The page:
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Harpers Ferry gets out the vote,1860 style

October 14, 2000

Harpers Ferry gets out the vote,1860 style



By SCOTT BUTKI / Staff Writer


For about five hours Saturday, it was Election Day at Harpers Ferry National Historical Park - but it was the November 1860 election in which people were voting.

On the way to the polling place, some stopped to listen to music of the era and politicians stumping, and to watch fancy-dressed dignitaries and protesters carrying signs.

It was all part of Saturday's annual 1860 election day re-enactment at the park.

The event is the outgrowth of Militia Days, an annual event for more than 20 years, said event volunteer Stan Jordan of McLean, Va.

"Vote Union and you'll have four more years of riot and misrule," read a sign carried by Jordan, who comes each year to volunteer and portray various historical figures, he said. This year he was portraying a supporter of the John Bell for President campaign.

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While some take voting for granted, the event is a great way to let children and others see the democratic process in action, Jordan said.

To some, it has even more meaning.

Last year there was a group of Soviet Union residents in attendance. Among them was a woman who had never voted. Jordan led her to the polling place where she cast her first vote, he said.

On Saturday, as in 1860, Harpers Ferry residents could not vote for the eventual president, Abraham Lincoln. Lincoln was not on the ballot there because he was a Republican in a Democratic region, and was not represented by a local elector.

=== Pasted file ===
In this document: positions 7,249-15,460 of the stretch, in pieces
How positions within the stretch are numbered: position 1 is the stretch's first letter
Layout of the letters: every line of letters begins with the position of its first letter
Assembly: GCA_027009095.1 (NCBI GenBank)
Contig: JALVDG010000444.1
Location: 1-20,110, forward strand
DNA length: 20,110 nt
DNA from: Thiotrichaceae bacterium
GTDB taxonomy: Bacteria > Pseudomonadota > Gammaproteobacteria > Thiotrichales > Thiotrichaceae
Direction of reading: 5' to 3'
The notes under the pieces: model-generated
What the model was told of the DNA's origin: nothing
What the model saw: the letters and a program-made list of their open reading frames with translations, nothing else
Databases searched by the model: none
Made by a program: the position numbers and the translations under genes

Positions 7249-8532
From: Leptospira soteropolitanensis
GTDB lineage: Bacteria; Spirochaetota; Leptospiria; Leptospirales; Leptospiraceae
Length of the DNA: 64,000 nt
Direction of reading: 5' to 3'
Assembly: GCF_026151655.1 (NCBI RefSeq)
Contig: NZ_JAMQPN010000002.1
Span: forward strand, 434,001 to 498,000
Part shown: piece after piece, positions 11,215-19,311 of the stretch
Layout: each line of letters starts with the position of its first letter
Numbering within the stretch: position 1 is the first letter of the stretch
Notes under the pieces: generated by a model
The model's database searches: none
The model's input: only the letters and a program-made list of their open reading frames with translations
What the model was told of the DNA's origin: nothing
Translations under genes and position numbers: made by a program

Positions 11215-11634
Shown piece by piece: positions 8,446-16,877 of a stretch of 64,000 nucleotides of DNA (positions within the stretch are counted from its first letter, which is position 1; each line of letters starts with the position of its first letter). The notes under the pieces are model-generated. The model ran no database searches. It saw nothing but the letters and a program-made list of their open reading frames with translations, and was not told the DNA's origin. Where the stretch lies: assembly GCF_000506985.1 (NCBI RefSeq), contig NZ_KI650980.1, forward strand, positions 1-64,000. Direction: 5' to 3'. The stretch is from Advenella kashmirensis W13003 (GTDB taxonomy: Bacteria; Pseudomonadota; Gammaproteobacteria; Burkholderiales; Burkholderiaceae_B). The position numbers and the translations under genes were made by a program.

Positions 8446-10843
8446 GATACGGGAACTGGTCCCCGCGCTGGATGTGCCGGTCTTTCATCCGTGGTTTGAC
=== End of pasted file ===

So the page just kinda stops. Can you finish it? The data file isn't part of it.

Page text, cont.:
The election came about one year after John Brown's historic raid on Harpers Ferry. That violent event was still on people's minds during the 1860 elections, and Lincoln's views on slavery did not make him a popular nominee, Jordan said.

Anyone claiming to be over 21 and male could vote Saturday. However, before voting they had to swear they were of sound mind and were not coerced into voting a certain way.

Phil Reuter of Wisconsin said he voted for Stephen Douglas of Illinois.

"He seemed the best of the three candidates, the least objectionable," Reuter said.

He would rather have voted for Lincoln, given the choice, he said.

After listening to the re-enactment of the presidential debate, Reuter's wife, Joyce, was headed to the polls and she, too, planned to vote for Douglas.

Douglas was the eventual winner in Saturday's election.

The Reuters had come to Harpers Ferry unaware of Saturday's event, expecting only to see the sights and learn some history. They were delighted to see and participate in Saturday's event.

"It is really informative and interesting," Phil Reuter said.

Particularly enjoyable, Joyce Reuter said, was seeing the fascinating attire worn by people re-enacting citizens, politicians, soldiers, musicians and others.

Linda Kerr of Baltimore brought her 2- and 4-year-old children with her. All three loved seeing the different period costumes, she said.

How often do people get a chance to not just learn about history but to see it acted out, asked Rebecca Rosey of Charleston, S.C.

"I think it's great that y'all are sharing your history," she said.

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